In this article, we are paying attention to the concepts of “broken” and “wrong.” Both are a function of attention or what one is attending to. Why this theme? Because the notions of being broken and being wrong are huge obstacles for those with ADHD.
If you attend to being broken, you can’t see being fixed. If you attend to the concept of wrong, you can get hung up on perfectionism. Dr. Mark Katz has a presentation, titled “There Is Nothing So Wrong with Us That What’s Right with Us Can’t Fix.” That is brilliant! Let’s think about different ways of looking at things. Continue reading “Attending to the Concepts of “Broken” and “Wrong””
Coaching teens… if that doesn’t get the attention of most ADHD parents, I don’t know what will. Recently, we did a few shows on the topics that are featured in this week’s blog post and will serve as our theme.
Continue reading “Coaching Teens”
You get diagnosed with ADHD, the doctor prescribes a stimulant and that is it; right? Wrong! Getting the right stimulant in the right dose delivered at the right time is more of an art than a science. As Dr. Charles Parker puts it, the meds have to pass through the body to get to the brain. Metaphorically, if the digestive tract, immune system, metabolism, and other systems are under construction or out of whack, meds can be detoured away from the brain and out of the body or get bottlenecked and wreak havoc.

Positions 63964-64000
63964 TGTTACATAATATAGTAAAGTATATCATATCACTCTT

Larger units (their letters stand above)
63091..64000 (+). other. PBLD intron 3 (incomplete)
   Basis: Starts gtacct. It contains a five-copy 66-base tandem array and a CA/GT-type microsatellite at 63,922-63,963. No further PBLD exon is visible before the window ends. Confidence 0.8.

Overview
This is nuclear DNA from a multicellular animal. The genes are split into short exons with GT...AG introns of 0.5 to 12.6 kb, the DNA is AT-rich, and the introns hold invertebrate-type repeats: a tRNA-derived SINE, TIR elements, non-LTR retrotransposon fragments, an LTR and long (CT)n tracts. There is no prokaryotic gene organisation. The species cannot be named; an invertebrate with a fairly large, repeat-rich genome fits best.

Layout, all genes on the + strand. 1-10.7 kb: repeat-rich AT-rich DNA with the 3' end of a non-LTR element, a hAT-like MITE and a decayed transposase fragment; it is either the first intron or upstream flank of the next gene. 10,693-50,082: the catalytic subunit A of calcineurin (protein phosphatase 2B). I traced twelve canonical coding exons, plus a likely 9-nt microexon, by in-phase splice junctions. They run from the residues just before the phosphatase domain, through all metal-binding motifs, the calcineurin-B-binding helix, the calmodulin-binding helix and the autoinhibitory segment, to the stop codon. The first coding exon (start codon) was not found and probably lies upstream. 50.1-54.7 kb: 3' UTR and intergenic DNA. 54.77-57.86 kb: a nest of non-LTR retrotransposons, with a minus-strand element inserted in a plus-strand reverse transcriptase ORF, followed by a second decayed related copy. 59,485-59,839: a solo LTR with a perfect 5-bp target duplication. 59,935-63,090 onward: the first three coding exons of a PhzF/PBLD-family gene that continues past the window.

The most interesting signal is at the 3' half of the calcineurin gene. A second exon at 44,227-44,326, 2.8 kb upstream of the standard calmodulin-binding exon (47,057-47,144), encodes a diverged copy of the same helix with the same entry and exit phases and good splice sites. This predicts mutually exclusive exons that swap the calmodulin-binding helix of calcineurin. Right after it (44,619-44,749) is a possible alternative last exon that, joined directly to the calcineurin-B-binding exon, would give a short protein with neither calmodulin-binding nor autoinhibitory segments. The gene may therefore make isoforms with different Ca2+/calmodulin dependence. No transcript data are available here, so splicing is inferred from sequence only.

Continue reading “The Complexities of ADHD Meds “
Have you ever paid attention to the difference between narrow attention and scanning attention? Narrow attention is like texting. Attention is focused narrowly. Scanning attention is like driving a car. You’re scanning signs, speed, other cars, spatial changes in relation to yours, etc. Note, you can’t use narrow and scanning attention at the same time. That’s why texting while driving is so dangerous.
In my work as a coach and in my studies of attention, it seems to me intuition is scanning attention. Let me illustrate. Have you ever looked at someone and your intuition tells you something is different? I have. It’s frustrating, because your gut says something is different, but you can’t prove it, that is, until your narrow attention notices he had shaved off his mustache or lost 10 pounds. Many times, our intuition (scanning attention) picks up on something, but since we can’t isolate it with narrow attention, we often override what our gut is telling us. Continue reading “Narrow Attention, Scanning Attention, and ADHD”